Are New Words Right for Your Writing?
If you enjoy reading articles about the new words and phrases that make their way into dictionaries each year, you may puzzle sometimes over the selections.
Bromance? Crowdsourcing? Robocall?
“Boomerang child”? “Fist bump”? “Helicopter parent”?
Because you’re likely, like me, a word lover, your perplexity is probably linked not with the question “What do those mean?” but with the query “What took them so long?” (If you are in fact unfamiliar with any of these terms, find their definitions on Merriam-Webster’s website.)
Bromance and crowdsourcing have each been around for more than five years, and robocall is old enough to vote. “Boomerang child” and “helicopter parent” date from the 1980s, and “fist bump” is contemporary with robocall. Why, then, are they appearing in the dictionary only now?
Lexicographers are cautious folks. The Internet is brimming with jargon that hasn’t caught on and isn’t likely to, and people are always slinging slang on the street that will never make the scene. Dictionary editors study usage carefully, evaluating whether a given term has a critical mass of acceptance in writing and conversation before approving it for inclusion.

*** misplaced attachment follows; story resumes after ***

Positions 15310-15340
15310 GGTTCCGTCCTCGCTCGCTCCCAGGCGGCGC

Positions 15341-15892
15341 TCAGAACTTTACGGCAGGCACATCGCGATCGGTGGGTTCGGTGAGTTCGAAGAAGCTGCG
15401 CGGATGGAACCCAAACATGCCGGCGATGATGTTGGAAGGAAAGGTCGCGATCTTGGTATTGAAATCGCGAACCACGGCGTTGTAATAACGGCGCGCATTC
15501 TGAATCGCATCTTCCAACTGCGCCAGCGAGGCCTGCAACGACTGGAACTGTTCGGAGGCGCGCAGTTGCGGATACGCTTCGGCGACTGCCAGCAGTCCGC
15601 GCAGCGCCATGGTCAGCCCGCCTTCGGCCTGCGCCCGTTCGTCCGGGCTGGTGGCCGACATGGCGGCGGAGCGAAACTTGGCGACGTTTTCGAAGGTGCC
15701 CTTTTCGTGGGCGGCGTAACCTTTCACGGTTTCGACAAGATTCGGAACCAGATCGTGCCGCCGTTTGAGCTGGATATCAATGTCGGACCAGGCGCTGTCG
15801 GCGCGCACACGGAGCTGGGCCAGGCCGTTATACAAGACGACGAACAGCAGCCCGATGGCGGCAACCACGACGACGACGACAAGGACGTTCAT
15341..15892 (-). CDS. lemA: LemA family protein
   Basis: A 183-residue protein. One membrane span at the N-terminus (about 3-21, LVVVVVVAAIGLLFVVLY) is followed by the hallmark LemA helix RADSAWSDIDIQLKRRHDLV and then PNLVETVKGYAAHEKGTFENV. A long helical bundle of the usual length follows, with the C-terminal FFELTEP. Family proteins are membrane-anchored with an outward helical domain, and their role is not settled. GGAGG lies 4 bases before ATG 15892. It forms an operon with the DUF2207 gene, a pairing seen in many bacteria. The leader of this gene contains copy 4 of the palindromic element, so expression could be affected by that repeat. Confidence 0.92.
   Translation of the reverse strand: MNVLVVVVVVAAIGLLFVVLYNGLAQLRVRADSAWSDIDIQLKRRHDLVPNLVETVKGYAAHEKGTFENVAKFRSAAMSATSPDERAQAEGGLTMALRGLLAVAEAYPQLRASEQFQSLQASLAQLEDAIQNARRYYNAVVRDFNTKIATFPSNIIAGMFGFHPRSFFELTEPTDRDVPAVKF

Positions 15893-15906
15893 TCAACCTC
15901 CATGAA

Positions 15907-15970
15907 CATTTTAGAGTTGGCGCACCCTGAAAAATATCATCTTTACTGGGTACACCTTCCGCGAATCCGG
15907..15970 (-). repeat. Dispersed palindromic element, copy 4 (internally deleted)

That’s logical, considering that dictionaries are descriptivist resources — meaning, they describe, rather than prescribe, usage — but they don’t admit just any word. They let society try it on for size for a while before giving it the nod (or not).
Sometimes, their confidence is unfounded, but a more pertinent issue for the writer is, these words and other neologisms are certainly valid for conversation and informal writing, but would you use them in a thesis or an academic journal or a scholarly book? Are they appropriate for marketing materials or other business communications? The mere fact that I asked these questions doesn’t mean your answers should be no, but be sure to ask yourself the appropriate question.
And just because a given term has made the team doesn’t mean it doesn’t need an introduction coming off the bench. Depending on your audience, you might want to provide at least a gloss, or a brief definition (the preceding phrase is a gloss of the word gloss), if not a more extensive discussion of the term.
English is extremely welcoming of new vocabulary — and I wouldn’t have it any other way — but remember that the language consists of various linguistic registers, and one of the responsibilities of a writer is to be aware of proper usage for the type of writing in question.
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